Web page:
Downplaying a National Crisis
The Trump administration has consistently dismissed the advice of public health officials and downplayed the seriousness of the coronavirus pandemic. President Trump and his spokespeople have been clear that their ultimate goal in reopening schools is to enable parents to reenter the workforce, thereby reopening the economy that is the cornerstone of the president’s reelection campaign. President Trump has gone so far as to suggest that guidelines for reopening schools issued by the Centers for Disease Control and Prevention (CDC) are a lie spun by Democrats to keep “the economy from coming back” and to keep him from reelection.
By pressuring public schools to fully open despite safety concerns, Sec. DeVos is serving this administration’s agenda on two fronts. If schools are forced to reopen, then the Trump administration can continue with their premature push to reopen the economy. If schools heed the advice of public health officials and do not fully open, Sec. DeVos will be able to further her long-term agenda to divert public dollars into private, often religious, schools by giving families the option to use tax dollars to fund private, in-person education.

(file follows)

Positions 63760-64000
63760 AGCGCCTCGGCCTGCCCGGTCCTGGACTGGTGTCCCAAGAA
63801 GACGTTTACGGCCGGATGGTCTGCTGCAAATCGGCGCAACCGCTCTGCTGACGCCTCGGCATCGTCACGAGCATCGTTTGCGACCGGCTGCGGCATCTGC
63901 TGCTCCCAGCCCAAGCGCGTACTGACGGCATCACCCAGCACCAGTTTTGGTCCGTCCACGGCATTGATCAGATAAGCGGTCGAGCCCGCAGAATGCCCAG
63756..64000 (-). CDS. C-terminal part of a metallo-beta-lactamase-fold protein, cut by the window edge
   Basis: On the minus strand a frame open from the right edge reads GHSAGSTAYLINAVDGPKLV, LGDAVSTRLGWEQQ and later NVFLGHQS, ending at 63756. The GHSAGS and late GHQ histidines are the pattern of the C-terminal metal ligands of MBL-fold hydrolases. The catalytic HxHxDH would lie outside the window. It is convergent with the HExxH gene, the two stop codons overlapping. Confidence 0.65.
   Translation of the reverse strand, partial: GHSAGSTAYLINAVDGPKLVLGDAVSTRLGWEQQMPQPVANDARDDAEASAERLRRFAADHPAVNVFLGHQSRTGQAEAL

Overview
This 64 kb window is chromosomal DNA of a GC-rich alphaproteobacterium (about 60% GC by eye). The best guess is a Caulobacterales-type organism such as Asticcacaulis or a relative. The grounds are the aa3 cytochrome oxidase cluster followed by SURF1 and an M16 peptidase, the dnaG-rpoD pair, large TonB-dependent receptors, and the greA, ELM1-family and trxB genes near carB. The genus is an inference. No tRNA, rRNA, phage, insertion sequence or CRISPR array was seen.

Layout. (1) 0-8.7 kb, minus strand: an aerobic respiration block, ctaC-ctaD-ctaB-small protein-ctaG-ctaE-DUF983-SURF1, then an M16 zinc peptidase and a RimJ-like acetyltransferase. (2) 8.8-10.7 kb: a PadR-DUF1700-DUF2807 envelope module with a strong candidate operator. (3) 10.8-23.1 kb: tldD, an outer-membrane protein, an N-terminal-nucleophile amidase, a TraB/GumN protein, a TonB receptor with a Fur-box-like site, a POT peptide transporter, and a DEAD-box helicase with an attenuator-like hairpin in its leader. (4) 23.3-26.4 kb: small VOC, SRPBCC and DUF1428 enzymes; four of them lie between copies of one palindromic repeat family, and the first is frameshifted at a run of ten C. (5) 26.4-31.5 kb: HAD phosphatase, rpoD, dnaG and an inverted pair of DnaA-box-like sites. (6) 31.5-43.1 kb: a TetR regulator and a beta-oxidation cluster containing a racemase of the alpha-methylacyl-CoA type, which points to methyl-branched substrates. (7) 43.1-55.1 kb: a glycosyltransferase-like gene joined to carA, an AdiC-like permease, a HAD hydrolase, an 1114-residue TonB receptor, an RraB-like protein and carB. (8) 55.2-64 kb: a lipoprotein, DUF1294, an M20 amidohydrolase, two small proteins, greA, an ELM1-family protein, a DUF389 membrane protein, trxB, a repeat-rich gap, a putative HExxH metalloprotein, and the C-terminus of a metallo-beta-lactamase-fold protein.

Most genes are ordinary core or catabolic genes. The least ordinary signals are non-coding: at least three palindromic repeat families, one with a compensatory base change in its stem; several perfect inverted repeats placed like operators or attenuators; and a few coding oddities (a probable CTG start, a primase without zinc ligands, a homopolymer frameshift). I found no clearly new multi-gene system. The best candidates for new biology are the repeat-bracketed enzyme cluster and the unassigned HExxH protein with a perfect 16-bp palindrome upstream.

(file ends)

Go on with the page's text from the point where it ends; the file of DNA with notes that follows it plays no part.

The Trump administration’s push to reopen schools involves ignoring inconvenient science – science that calls attention to the risks and requirements of opening schools for in-person education. Underfunded public schools don’t have access to the kind of resources required for in-person learning. Schools in areas where infection rates are high could not open safely, even with adequate funding.
Sec. DeVos asserted on July 7th, 2020, that there is no evidence to suggest that reopening schools is “in any way dangerous.” But, while children generally appear less likely to experience more severe symptoms of the coronavirus, thousands of students are at high risk due to underlying conditions. Students are also capable of spreading the disease to others, endangering educators, family members, and the surrounding community.